Most have heard of the term channeling. It has become increasingly popular on TV and radio, especially with the arrival of the "New Age" movement. This is a modern version of mysticism with roots in Hinduism, Buddhism and occultism. Some famous actors and actresses have promoted this new take on some very old religious practices.
Those who do the channeling claim they are receiving information or commands from a divine or unknown source. In effect, they say, they are like a radio receiving a signal from a transmitter.
The channeler, or medium, has one or more spirits enter his mind, and then he becomes the "mouthpiece." Through the medium, the spirit then offers information, advice or predictions on almost any subject imaginable, from the present condition of a departed loved one, to medical counsel, financial advice or even how to improve one's love life.
Who is speaking through the channeler? The spirits claim to have varied identities. Some say they are the spirits of the dead, sometimes of famous persons, such as Napoleon, Winston Churchill, the so-called Virgin Mary and even Jesus Christ. Others claim to be aliens of extraterrestrial origin.
In reality, there is not much that is new about the "New Age" movement. Mediums were used to attempt to consult with the dead from the dawn of history. They were used in Babylon, Egypt, India, China, Asia Minor, Greece (which had the famous oracle at Delphi) and even by the native North and South American Indians. Yet as Scripture informs us, the dead are not conscious but, rather, await a resurrection (see Ecclesiastes 9:5-10; Daniel 12:2). (Be sure to send for or download our free booklet What Happens After Death?)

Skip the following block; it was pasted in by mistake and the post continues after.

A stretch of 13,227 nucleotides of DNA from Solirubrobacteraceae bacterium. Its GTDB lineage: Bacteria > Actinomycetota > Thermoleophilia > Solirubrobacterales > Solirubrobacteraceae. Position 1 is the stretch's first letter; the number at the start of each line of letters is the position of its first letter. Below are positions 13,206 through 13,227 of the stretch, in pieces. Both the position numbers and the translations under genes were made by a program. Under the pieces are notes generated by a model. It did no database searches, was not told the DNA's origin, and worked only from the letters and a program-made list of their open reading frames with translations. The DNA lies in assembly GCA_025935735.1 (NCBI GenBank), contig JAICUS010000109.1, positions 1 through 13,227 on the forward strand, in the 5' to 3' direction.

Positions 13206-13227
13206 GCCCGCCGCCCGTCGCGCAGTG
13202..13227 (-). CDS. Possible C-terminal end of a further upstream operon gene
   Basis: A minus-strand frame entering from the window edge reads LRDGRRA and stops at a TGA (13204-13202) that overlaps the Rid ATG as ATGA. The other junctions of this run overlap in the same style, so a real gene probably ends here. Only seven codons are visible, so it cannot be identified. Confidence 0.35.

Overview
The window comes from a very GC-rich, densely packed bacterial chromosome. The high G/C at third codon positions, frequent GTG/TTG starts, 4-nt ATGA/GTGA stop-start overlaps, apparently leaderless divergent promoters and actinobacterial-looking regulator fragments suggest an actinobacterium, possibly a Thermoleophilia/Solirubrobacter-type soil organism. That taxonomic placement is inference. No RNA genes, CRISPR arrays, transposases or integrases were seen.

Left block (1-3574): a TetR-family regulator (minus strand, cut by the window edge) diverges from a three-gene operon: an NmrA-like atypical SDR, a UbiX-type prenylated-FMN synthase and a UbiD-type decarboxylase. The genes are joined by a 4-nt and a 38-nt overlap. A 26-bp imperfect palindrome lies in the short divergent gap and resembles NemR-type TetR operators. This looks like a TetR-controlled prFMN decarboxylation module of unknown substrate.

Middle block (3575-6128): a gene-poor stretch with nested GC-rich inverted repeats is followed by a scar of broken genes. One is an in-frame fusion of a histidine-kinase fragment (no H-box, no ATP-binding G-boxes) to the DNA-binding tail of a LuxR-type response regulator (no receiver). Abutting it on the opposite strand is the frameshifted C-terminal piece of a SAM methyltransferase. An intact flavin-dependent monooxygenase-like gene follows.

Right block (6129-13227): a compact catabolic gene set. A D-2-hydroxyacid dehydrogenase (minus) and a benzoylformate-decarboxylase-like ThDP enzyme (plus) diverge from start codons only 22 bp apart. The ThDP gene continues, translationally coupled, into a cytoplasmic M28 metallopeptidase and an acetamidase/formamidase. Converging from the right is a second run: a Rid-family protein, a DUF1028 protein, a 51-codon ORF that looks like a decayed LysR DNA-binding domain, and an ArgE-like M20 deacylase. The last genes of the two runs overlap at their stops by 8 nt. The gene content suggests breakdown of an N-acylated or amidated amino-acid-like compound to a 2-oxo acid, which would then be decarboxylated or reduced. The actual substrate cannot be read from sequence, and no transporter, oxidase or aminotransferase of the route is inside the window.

Although some of the so-called channelers clearly are frauds—and the famous magician Harry Houdini spent 30 years exposing such fakes—in other investigations researchers could not detect any fraud. The late Lord Dowding, who commanded the British Air Forces during the Battle of Britain in World War II, conducted many rigorously supervised laboratory experiments with psychics and found that some indeed passed the tests as being genuine. Yet genuine channeling means contact with demons.
This is why the Bible constantly warns us not to participate in any type of "channeling," which requires one to open his or her mind to these spirits. Instead, the Scriptures say, "Gird up the loins of your mind" (1 Peter 1:13)—this imagery implying that we should have a tight hold on our minds in preparation for how we use them. Instead of exposing our minds to foreign sources, we should keep the natural barriers of our minds well protected from any outside spirit influence except that of God.
The apostle Peter adds: "Be sober, be vigilant; because your adversary the devil walks about like a roaring lion, seeking whom he may devour. Resist him, steadfast in the faith" (1 Peter 5:8-9). That's good advice!